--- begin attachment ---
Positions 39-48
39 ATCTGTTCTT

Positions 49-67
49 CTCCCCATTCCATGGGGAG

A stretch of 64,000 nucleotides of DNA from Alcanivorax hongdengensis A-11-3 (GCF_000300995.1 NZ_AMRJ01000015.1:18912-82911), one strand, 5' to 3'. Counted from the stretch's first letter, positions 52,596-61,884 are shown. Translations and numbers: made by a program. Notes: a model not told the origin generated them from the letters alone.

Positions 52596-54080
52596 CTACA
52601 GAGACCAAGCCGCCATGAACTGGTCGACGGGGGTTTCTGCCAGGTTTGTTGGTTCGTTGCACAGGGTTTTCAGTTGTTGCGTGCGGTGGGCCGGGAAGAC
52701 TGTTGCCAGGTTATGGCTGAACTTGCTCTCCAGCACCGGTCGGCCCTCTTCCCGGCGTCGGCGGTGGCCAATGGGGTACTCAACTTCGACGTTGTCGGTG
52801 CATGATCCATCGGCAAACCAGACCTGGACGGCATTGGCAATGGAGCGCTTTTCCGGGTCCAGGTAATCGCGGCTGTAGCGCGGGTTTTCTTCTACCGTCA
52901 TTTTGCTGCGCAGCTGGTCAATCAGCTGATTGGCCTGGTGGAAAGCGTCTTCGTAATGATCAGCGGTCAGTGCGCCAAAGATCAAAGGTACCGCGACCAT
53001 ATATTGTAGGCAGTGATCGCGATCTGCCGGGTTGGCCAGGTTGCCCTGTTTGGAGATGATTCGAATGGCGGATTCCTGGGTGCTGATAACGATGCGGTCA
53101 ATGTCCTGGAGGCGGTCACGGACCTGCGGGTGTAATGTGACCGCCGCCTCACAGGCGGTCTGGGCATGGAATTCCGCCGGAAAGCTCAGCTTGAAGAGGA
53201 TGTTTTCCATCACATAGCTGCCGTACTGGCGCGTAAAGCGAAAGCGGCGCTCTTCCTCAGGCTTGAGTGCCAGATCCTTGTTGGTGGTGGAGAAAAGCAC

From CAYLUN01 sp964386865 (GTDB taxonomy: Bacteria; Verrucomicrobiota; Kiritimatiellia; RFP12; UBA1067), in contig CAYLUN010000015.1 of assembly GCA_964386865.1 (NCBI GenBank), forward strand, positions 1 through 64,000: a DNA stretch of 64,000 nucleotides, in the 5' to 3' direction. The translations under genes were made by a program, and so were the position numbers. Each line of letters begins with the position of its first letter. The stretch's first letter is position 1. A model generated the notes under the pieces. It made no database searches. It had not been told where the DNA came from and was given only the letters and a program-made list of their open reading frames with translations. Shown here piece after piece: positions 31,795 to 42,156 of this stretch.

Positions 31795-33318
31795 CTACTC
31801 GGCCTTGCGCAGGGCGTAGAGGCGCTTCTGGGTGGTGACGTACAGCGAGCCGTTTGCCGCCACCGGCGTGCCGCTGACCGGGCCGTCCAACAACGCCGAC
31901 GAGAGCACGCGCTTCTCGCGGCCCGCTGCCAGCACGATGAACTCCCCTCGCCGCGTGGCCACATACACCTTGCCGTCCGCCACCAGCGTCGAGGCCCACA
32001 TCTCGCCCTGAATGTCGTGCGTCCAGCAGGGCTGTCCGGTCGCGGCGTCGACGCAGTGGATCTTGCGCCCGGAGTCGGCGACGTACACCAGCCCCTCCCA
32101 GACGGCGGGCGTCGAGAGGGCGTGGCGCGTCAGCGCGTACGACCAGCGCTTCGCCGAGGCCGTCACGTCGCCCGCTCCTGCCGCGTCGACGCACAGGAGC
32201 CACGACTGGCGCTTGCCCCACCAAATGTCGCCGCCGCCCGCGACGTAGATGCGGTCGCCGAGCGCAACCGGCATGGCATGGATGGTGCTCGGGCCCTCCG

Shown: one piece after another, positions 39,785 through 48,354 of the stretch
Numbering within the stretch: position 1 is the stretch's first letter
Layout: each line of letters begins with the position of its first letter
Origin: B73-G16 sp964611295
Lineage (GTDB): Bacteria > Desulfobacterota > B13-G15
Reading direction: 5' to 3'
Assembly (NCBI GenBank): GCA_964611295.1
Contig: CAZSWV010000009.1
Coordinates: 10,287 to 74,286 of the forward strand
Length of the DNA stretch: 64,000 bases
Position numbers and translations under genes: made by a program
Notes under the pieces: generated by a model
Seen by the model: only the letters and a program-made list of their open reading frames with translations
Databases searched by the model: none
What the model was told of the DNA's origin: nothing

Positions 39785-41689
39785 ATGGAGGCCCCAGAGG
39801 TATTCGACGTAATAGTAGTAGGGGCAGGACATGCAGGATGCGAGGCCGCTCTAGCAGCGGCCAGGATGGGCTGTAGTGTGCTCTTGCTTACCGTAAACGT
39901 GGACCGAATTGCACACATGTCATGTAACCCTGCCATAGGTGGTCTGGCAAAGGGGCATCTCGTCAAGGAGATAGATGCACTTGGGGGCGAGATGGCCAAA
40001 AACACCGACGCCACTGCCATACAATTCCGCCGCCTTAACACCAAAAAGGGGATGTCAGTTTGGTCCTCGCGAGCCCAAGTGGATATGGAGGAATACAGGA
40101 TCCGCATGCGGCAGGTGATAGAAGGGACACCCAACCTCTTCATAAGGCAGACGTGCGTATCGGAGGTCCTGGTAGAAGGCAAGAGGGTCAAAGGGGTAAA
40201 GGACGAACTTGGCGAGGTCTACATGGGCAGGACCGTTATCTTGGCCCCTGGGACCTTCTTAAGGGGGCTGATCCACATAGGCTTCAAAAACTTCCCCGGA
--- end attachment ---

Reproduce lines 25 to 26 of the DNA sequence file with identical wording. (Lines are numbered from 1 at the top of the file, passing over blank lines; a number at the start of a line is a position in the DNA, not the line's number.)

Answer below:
Layout: each line of letters begins with the position of its first letter
Origin: B73-G16 sp964611295